Acoustic Doors

Ahmarra is a specialist manufacturer of bespoke acoustic doors for all sectors. We offer expert advice on the specification of acoustic doors ensuring that other requirements such as fire and accessibility can also be met.

Acoustics Doors and Decibel Levels

Acoustic doors are produced in order to prevent noise escaping from a room, or to prevent noise from getting in to the room. An acoustic door won’t stop noise completely but the door has been designed to withstand a certain specific level of decibel and will block much of the required noise. This is particularly important within a whole host of industries, including education, healthcare, industrial settings, music production and much more.

Noise reduction in acoustic doors is measured in RwdB

Rw  The ‘Weighted Sound Reduction Index’ is used to measure noise reduction. This expresses the difference between the sound intensity hitting one side of a structure and the resulting sound measured on the other side.

dB The unit of measurement for sound is the Decibel. The Decibel (dB), is a logarithmic unit expressing the ratio between power and intensity. The intensity of sound follows an inverse square law from its source. For example, if you double the distance from a source of sound the intensity will be reduced by a factor of four. A sound 10 times more powerful than near total silence (0 dB) will be recorded at 10 dB, but a sound 100 times more powerful than near silence will be recorded at 20 dB.

Noise Levels in every day life

 It is important to have an idea of the different levels of dB in everyday life and how they compare.

 Near total silence is recorded at 0 dB
A whisper from a few metres away is 15 dB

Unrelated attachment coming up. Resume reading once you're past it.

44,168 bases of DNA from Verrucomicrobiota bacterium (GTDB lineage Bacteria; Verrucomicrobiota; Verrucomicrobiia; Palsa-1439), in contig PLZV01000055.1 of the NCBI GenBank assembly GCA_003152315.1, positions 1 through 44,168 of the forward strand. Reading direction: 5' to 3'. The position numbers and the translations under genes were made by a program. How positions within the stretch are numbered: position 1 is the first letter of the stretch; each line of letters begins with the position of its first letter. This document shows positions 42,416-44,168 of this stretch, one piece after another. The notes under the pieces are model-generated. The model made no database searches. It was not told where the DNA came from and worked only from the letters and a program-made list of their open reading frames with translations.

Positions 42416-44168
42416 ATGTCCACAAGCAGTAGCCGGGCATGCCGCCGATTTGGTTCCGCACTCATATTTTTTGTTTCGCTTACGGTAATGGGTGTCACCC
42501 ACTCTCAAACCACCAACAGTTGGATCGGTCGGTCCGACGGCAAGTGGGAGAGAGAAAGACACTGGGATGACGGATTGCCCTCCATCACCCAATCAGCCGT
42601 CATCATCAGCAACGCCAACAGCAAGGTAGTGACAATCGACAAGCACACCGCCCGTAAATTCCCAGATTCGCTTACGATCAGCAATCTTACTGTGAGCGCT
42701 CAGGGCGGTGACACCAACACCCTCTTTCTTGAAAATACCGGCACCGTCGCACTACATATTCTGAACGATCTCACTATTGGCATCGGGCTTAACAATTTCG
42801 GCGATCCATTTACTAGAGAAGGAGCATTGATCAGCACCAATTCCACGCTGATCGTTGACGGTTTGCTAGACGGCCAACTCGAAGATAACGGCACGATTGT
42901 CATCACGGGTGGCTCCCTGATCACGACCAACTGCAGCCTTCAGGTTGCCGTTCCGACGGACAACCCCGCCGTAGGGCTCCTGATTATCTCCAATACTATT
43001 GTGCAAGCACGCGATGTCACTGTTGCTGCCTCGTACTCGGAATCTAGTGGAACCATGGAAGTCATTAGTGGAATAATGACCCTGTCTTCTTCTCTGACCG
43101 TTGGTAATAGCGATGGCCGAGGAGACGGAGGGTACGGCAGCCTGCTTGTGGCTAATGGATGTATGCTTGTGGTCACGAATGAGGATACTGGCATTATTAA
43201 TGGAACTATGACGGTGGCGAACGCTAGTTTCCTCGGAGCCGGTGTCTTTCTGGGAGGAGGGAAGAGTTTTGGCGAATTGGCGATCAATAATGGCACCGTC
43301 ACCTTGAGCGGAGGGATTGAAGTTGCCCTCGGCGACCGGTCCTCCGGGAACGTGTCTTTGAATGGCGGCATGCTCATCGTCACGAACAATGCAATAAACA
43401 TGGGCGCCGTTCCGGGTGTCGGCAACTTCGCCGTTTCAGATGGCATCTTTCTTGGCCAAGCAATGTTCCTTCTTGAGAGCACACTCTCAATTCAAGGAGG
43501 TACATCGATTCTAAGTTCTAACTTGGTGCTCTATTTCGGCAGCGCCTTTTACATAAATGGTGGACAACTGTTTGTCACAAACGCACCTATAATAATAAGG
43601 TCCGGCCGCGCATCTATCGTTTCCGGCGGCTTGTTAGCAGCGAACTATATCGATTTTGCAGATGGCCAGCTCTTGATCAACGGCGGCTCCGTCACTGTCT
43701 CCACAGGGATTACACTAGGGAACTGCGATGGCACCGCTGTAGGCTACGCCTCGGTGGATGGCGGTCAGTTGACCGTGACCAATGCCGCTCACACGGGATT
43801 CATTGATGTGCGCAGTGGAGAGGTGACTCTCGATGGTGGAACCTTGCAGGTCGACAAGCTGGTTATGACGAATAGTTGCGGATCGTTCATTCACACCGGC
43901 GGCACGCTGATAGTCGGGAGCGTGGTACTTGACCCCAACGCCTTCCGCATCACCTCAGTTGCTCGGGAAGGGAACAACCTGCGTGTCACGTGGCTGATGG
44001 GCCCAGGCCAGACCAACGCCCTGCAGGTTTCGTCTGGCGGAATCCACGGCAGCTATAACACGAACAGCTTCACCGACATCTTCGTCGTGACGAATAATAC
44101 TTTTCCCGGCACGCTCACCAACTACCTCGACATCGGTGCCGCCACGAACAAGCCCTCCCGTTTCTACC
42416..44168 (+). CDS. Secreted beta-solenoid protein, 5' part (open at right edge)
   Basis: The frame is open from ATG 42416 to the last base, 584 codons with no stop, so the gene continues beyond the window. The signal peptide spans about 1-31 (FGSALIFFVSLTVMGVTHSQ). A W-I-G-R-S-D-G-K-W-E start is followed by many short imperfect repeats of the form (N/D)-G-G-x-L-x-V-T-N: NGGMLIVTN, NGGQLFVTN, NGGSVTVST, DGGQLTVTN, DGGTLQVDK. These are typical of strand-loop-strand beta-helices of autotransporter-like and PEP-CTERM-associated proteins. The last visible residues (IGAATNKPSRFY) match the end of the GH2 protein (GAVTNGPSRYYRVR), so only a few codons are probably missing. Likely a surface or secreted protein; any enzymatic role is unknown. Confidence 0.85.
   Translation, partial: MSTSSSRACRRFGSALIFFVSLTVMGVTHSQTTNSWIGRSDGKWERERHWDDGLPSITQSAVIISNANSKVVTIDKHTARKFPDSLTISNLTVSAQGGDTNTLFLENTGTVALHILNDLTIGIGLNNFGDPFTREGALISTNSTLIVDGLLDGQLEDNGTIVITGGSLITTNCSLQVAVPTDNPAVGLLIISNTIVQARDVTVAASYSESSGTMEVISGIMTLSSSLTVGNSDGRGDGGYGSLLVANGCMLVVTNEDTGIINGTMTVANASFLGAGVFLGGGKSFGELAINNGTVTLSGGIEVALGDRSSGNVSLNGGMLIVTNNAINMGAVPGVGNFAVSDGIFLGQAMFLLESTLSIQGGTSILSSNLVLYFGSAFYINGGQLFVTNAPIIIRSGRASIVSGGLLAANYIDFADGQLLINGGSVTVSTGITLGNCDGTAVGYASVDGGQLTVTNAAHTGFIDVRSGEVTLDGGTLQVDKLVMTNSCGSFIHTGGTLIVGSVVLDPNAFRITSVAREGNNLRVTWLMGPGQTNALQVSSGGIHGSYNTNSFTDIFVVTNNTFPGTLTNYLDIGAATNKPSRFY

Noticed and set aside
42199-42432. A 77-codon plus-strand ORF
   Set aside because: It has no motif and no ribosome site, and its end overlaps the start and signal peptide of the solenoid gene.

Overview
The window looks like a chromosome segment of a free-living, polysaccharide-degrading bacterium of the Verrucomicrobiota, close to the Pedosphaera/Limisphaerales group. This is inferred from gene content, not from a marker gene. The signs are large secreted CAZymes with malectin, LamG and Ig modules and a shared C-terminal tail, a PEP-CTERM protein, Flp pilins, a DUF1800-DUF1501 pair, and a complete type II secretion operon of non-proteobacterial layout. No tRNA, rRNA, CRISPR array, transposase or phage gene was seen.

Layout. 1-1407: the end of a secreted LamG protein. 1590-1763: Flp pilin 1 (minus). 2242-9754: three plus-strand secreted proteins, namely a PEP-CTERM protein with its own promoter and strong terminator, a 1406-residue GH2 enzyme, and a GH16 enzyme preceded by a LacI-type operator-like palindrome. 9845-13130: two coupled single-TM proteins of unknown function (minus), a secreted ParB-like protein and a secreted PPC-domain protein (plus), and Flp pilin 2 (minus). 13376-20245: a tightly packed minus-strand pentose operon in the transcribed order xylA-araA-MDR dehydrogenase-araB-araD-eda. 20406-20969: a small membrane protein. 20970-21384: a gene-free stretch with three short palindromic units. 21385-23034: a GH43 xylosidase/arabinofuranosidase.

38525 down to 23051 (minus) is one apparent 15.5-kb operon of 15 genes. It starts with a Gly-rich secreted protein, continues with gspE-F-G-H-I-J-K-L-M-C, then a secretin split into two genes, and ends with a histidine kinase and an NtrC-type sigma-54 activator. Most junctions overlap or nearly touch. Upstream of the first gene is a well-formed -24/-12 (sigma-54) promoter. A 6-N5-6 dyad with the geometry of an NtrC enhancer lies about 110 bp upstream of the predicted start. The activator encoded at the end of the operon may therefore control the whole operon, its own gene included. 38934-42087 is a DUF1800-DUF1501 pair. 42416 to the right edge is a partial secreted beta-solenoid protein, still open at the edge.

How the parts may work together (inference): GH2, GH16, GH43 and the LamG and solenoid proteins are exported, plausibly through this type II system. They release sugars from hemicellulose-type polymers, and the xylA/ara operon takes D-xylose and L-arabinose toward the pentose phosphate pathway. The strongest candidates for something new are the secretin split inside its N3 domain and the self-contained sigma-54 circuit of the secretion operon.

A conversation at normal volume is recorded at 60 dB
A car horn at 110 dB
A jet engine at 120 dB

Your hearing tissue will be permanently damaged at 180 dB and partial hearing loss can begin at anything from 85 dB and above.

It is highly recommended that if you are subjected to over 100 dB that you should be protected if it is for longer than 15 minutes and at no point should you expose yourself to a decibel level of over 110 dB without any protection at all.

Workspace

Recommended maximum noise level (dB)

Offices

40 – 45 dB

Large Offices

45 – 50 dB

Classrooms

40 dB

Large Lecture Rooms

35 dB

Music Room

30 dB

Here are some sound reduction guidelines:

20 dB

Normal speech will be readily audible

25 dB

Loud speech will be clearly audible

30 dB

Loud speech will be clearly audible under normal circumstances

35 dB

Loud speech will be audible but difficult to distinguish

40 dB

Loud speech will be faintly audible but cannot be distinguished

45 dB

Shouting will be audible but cannot be distinguished

50 dB

Shouting will be barely audible

55 dB

Shouting will not be audible

Please contact Ahmarra for more specialist advice on supplying acoustic doorsets for your project.